“My daughter, Meredith Botes, is a 21 year old senior at Faulkner University in Montgomery, Alabama. She has recently taken the LSAT (Law School Admission Test) and is considering attending law school after graduation. Needless to say, her mother and I are very proud of her. Meredith is home for a few weeks prior to leaving for Italy where she will “study abroad” for the Spring Semester. I asked her to write a short blog post on budgeting from the perspective of a college student. Frankly, I wasn’t sure what the end result would be but I am very pleased with the outcome. Now if I could just get her to follow some of her own suggestions…..”
Budget Tips From a College Student For a College Student
As the daughter of a bankruptcy attorney you would think that saving money would become second nature, especially when your dad watches your bank account like a hawk. Needless, to say as a college student I have had my fair share of struggles. My dad asked me to write this blog post this morning (or actually over the course of two days) so here are a few tips I whipped up real quick:
- Unfortunately, Taco Bell is probably not included on your meal plan (it really is a tragedy). Don’t spend extra money on food when you have your meals already paid for. Make sure you choose a meal plan with the amount of meals that you will actually eat.
- Make a budget and stick to it- even if it means having your roommate hide your debit card from you or pulling a Dave Ramsey and storing cash in envelopes.
- Download a checkbook or spending track app and see what you’ve really been spending your money on. Decide if you really need to be eating so much Taco Bell (not that I have personally experienced this first hand…) Also, check your bank account regularly and make sure no strange charges appear.
- As a has-been college athlete, I understand that time is very limited for students. However, look for the opportunity for on-campus jobs whether it be work study, admissions, etc. Usually, work study is very flexible with your hours and it’s nice to have a little extra cash. Another idea is to look for jobs that are not open on the weekends, such as most law firms, that way you know you will have your weekends free.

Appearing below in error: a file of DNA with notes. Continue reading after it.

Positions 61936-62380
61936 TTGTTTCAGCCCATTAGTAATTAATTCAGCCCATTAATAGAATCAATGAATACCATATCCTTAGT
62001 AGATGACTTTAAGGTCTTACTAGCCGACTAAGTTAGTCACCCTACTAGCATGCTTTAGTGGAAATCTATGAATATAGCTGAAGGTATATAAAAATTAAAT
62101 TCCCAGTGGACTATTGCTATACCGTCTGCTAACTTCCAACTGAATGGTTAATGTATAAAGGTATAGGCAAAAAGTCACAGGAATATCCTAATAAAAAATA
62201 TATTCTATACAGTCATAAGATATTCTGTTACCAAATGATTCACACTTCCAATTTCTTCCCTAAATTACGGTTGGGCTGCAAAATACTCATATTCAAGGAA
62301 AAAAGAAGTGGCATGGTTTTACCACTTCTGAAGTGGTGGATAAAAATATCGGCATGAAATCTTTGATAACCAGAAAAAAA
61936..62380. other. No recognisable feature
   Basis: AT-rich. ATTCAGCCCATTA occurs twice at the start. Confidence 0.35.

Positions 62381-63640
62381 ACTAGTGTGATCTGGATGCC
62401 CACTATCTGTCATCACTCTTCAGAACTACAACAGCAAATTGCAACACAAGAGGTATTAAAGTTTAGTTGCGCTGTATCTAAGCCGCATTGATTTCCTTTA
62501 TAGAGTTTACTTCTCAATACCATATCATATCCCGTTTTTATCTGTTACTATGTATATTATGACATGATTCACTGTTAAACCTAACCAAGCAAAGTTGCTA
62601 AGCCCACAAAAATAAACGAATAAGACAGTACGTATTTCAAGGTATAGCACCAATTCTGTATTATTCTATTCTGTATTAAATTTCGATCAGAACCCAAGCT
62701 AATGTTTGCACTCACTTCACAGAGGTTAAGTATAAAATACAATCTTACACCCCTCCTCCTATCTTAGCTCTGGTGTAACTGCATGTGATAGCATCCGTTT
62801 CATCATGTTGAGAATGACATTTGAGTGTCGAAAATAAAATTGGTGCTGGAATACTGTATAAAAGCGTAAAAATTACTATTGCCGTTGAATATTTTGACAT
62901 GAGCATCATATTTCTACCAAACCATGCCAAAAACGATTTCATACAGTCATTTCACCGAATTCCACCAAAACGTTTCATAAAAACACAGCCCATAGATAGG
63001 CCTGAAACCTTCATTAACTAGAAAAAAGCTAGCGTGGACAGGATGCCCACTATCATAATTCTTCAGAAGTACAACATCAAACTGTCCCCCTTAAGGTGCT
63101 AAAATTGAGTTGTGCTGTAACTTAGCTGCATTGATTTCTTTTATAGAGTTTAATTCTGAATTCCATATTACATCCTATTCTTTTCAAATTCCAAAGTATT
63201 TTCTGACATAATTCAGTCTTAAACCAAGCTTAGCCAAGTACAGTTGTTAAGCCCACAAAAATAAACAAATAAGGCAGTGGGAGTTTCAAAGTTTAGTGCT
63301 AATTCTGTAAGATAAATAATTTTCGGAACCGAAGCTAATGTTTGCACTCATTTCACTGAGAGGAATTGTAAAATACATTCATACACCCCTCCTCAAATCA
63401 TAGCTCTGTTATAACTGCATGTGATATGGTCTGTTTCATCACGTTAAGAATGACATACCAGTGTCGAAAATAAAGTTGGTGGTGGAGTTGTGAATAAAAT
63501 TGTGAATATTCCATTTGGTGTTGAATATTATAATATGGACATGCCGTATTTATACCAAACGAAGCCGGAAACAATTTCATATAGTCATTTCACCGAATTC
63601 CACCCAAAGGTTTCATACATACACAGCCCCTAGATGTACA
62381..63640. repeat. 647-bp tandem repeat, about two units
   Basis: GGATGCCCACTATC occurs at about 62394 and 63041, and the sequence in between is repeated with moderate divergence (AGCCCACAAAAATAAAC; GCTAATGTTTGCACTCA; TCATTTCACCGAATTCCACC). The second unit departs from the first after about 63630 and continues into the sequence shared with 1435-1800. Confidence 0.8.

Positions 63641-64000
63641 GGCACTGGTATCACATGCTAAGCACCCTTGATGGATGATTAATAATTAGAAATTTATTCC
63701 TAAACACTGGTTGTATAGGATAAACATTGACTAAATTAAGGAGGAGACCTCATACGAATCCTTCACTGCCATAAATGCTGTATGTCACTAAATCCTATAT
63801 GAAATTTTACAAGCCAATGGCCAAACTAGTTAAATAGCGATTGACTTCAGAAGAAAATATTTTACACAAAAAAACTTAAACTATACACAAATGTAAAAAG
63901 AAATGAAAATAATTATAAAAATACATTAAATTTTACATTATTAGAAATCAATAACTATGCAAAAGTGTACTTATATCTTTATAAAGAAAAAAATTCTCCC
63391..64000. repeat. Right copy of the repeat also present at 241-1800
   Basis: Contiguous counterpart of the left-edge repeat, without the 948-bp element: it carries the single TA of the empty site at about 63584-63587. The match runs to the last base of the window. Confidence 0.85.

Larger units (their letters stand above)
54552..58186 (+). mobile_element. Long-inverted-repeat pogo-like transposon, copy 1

- Find out where your student ID can grant you discounts- go online and do a little research you will be surprised. Then, use that ID until you can no longer pass for 21.
- Do you REALLY need that drink when you go out to eat? Cause it will add up.
- Share clothes with your friends. Don’t go buy a new outfit for every occasion.
- Give a portion of your money away (I know this is supposed to be about saving, but hear me out). Whether your money goes to sponsor a child, a church, or an organization that you believe in; I promise it is much more fulfilling than Taco Bell.
- Share a Spotify, Netflix, Hulu, whatever account with a trusted friend. And by trusted I mean someone that you know will pay you for their share.
- What do you do for leisure time? Does it cost you money? Consider finding things you enjoy that you can do for free or for a small price. Volunteering or finding someway to give back to your community can be very fun and rewarding while in return finding an opportunity to serve another.
Hope these tips are helpful to someone out there and I promise I am not obsessed with Taco Bell as it may seem.
Brad Botes is a principal of each of the Bond & Botes Law Offices throughout Alabama, Mississippi, and Tennessee. He holds a Bachelor of Science from the University of North Alabama, and a Juris Doctorate from Cumberland School of Law at Samford University. He and his team of bankruptcy lawyers have spent over 30 years guiding people through financial challenges. Read his full bio here.